people in their own homes or business premises where you work.

Public liability insurance helps protect you and your business from claims if there’s some accidental bodily injury or property damage to some third party.

‘Third party’ means someone who is not directly associated with you (such as a family member) or your business (such as an employee).

In the case of property, it means something that does not belong to you but is temporarily under your control.

Basically, the need for public liability is quite straightforward.

If there is any chance a customer, visitor, or passer-by could be injured or have their property damaged and could then claim that this happened due to your work, you need public liability insurance.

Professional Indemnity Insurance/ E&O Insurance

Also known as Professional Liability Insurance, and sometimes as Errors & Omissions insurance, it covers the financial losses of glaziers resulting from claims of abuse by their customers, mistakes, and negligence in doing their jobs.

Professional liability insurance covers business from financial losses that are the result of allegations from your customers of some malpractice, errors, and negligence in the conduct of your business.

Apart from allegations that the work itself that you performed was not proper and professional, you can also be sued for ancillary costs.

One example could be where you had agreed to complete all glass work of a shopping complex by a specific date, but failed to meet that commitment.

If the center’s owner had to delay opening of the shops by the date of the expected completion, you could be sued for the entire consequential cost, lost business, plus “reputational  damage”, which can become a claim for tens of thousands of dollars, plus tremendous legal fees both for your defense and for the other side if you end up losing the case.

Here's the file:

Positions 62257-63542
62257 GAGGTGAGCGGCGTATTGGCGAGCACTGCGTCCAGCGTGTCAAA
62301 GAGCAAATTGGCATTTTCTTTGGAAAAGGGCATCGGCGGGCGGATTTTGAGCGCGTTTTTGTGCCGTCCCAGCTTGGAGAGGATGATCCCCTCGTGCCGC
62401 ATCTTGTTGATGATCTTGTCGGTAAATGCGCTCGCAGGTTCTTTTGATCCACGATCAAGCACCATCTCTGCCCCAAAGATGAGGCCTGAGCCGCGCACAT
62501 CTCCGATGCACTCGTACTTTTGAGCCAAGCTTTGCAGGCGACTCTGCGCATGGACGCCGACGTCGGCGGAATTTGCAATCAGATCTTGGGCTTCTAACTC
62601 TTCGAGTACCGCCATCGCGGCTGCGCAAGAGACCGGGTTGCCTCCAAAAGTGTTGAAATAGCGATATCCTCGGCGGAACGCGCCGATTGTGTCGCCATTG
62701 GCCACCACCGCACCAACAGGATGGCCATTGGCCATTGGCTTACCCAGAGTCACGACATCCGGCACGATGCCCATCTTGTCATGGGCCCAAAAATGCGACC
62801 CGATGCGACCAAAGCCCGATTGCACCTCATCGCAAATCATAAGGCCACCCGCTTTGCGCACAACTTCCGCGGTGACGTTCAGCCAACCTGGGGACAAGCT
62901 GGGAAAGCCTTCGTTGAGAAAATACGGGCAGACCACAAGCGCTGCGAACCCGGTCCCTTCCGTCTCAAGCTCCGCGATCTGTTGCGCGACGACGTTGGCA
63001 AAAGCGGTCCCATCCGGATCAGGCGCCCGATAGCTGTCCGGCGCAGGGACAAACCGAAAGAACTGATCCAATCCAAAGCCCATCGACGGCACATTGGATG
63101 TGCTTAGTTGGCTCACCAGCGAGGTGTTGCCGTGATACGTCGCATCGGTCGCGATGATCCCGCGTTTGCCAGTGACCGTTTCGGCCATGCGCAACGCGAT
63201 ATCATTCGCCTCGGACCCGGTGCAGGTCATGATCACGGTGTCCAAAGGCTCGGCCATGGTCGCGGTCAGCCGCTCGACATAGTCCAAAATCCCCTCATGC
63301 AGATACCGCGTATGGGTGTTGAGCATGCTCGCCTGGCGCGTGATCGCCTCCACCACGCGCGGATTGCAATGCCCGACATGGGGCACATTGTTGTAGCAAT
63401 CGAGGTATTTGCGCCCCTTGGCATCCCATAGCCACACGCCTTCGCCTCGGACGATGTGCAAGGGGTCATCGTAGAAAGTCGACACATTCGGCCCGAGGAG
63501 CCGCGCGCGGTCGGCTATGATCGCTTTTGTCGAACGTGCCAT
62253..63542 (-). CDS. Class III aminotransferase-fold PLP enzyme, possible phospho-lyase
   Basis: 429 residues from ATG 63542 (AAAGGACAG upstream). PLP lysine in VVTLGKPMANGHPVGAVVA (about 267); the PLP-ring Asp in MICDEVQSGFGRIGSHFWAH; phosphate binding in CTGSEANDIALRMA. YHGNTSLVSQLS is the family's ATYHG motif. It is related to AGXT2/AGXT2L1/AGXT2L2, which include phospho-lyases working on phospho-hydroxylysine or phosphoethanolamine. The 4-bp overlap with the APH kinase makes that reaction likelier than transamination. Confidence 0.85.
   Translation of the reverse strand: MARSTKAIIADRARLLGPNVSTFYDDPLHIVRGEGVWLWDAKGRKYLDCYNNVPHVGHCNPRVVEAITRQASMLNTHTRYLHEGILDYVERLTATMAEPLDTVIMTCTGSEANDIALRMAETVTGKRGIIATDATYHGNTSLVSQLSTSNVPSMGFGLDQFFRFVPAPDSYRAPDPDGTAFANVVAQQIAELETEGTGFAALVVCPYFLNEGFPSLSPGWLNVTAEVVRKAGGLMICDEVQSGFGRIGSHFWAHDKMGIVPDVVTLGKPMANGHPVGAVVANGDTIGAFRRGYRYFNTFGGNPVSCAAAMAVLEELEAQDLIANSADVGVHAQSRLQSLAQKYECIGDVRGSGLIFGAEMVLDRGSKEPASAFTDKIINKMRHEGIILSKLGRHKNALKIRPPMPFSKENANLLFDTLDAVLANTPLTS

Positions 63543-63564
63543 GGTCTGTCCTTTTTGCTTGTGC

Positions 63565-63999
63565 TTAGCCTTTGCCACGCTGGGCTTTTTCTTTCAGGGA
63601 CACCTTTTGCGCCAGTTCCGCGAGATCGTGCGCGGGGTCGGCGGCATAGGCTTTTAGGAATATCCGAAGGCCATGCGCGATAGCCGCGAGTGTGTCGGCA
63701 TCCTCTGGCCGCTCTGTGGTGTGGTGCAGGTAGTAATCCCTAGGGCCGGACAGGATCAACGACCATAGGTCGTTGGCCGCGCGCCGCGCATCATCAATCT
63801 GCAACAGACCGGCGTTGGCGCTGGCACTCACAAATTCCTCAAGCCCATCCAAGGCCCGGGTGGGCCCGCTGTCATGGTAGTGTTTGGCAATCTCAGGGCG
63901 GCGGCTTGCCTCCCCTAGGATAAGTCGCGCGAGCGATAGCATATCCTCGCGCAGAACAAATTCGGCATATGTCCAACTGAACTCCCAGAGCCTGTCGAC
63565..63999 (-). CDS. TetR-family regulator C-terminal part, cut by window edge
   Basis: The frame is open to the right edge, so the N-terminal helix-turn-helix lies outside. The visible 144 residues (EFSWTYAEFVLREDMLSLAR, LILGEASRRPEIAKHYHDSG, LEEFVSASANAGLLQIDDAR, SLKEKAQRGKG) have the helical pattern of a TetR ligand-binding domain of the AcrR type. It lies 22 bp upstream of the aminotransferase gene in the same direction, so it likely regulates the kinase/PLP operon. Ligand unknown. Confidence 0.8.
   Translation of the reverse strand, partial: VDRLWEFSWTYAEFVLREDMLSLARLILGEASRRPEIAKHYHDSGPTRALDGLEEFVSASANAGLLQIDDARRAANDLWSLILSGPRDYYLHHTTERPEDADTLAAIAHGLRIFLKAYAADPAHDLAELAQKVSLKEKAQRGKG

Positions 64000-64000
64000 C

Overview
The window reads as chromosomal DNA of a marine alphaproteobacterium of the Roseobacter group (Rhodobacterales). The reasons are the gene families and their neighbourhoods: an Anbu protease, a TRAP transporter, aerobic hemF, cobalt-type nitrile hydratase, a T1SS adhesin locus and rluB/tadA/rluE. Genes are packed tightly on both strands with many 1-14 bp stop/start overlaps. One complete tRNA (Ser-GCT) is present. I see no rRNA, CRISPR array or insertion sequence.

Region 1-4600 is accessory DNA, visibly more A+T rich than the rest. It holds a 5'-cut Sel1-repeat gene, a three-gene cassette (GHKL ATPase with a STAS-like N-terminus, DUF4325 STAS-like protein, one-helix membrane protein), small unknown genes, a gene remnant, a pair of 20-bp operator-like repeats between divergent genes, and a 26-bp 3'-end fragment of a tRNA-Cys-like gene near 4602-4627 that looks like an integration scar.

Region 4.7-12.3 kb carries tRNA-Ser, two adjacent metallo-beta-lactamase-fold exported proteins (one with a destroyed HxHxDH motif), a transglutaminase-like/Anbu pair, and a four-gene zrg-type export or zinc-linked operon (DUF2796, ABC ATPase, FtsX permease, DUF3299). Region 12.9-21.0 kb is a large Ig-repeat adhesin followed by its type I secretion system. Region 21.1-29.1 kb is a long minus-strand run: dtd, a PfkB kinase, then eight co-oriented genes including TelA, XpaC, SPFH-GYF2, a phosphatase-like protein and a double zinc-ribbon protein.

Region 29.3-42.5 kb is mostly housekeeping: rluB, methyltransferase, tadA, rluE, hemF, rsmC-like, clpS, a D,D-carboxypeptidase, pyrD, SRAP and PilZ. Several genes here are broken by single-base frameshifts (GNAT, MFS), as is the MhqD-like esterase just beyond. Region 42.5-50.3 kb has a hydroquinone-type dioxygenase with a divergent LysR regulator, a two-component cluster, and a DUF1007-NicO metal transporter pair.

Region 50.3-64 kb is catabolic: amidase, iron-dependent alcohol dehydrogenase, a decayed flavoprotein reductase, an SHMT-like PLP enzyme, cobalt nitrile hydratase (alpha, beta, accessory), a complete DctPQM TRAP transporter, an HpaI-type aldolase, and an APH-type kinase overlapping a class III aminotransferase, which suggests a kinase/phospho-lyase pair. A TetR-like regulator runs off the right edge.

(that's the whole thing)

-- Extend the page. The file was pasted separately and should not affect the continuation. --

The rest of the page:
Professional Indemnity Insurance applies to many occupations engaged like you in the building sector, such as plumbers, solar panel installers, electrical contractors, consultants, engineers, architects, real estate agents, and surveyors, to name a few.

In many of these, it is a legal requirement to hold a Professional Indemnity policy in order to render your services.

Business Insurance for Glaziers

Running any business involves many different risks, some of which are unique to the kind of activity and others all businesses have to cope with.

There are comprehensive insurance packages for business owners, that in addition to public liability insurance give you coverage for the commercial activity side of your glass installation business.

Business interruption insurance

This is also sometimes called business income coverage, and it provides coverage for the outcomes of events beyond your control, such as fire, wind, hail, vandalism that cause direct physical loss or damage to your premises, inventory, or equipment.

The following are typically covered under a business interruption insurance policy:

  • Profits that would have been earned, based on recent history
  • Expenses and costs being incurred by the business
  • Extra expenses for moving to and operating from a temporary location
  • The cost of training operators on new machinery
  • Expenses are needed to continue operation while the property is being repaired.

Cyber Liability Insurance

Suppose you have a website for your business or you store sensitive customer information on your computers or laptops.

In that case, the costs of repairing the damage and the legal costs of a data breach can impact significantly on your business, plus damage your reputation.

To protect yourself in this case you need Cyber Liability Insurance.

Tool Insurance

Since glass contractors need specialized and costly equipment, it is very expensive to replace it in case of any damage, loss, or theft.